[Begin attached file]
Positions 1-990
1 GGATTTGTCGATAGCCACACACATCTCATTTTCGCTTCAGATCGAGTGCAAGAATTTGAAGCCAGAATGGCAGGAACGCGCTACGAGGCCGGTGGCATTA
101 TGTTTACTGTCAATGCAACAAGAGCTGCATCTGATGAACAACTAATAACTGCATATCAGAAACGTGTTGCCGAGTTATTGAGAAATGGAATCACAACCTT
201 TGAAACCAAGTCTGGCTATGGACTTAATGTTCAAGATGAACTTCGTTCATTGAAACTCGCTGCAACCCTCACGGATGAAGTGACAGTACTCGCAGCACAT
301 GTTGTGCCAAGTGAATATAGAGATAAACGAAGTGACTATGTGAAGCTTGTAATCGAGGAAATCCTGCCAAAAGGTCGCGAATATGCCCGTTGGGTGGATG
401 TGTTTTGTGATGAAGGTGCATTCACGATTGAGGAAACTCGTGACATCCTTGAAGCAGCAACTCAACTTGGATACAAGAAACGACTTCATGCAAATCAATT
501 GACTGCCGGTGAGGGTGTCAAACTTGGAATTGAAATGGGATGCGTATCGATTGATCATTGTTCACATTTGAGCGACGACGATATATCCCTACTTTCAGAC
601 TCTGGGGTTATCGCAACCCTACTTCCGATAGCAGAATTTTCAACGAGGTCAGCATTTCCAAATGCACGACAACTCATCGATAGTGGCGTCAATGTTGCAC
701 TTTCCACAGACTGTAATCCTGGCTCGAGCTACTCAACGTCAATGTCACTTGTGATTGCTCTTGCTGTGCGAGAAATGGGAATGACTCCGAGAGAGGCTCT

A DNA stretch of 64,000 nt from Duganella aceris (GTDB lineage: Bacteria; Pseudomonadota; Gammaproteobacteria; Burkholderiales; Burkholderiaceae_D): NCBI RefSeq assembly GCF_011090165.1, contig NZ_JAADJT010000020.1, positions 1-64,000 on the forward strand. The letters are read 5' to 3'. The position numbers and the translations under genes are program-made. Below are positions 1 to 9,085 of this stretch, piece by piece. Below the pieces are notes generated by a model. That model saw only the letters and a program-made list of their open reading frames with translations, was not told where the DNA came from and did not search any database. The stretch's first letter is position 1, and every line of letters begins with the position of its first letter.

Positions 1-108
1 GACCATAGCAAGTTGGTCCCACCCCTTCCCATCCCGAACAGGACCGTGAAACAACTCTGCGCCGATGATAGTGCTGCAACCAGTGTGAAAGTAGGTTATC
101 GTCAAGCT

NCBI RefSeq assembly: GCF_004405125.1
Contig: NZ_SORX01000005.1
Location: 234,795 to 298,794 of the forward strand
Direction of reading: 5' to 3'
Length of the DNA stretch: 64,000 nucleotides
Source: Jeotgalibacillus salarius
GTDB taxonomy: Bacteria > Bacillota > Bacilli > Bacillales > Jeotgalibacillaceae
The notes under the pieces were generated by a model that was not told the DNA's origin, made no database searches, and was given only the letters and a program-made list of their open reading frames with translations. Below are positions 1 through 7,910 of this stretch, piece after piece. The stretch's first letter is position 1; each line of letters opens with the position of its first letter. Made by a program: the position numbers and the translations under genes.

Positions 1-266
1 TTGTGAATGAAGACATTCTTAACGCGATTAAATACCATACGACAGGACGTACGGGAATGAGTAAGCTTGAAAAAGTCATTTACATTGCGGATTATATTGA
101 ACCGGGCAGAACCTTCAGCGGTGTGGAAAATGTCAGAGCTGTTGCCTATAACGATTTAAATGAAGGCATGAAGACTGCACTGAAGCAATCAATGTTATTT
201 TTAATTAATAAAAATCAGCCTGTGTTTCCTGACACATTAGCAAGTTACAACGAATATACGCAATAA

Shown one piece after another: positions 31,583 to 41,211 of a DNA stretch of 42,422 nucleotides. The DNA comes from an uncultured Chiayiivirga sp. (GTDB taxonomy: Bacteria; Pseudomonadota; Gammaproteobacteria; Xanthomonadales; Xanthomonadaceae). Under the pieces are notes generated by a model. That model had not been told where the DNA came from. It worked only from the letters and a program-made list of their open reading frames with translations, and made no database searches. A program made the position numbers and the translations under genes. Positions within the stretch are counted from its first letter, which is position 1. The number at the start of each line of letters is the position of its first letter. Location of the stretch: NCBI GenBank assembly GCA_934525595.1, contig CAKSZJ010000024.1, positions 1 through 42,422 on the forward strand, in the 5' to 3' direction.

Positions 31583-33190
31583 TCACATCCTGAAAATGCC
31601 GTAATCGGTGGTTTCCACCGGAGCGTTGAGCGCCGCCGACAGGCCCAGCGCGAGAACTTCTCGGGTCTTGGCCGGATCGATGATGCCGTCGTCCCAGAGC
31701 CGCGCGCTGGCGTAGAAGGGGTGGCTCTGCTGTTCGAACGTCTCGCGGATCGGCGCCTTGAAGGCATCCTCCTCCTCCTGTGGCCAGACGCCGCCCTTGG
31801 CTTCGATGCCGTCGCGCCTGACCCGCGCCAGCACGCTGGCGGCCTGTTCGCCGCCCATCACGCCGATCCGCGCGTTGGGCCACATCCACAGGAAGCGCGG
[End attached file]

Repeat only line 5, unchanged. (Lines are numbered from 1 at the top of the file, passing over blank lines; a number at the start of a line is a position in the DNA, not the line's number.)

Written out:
301 GTTGTGCCAAGTGAATATAGAGATAAACGAAGTGACTATGTGAAGCTTGTAATCGAGGAAATCCTGCCAAAAGGTCGCGAATATGCCCGTTGGGTGGATG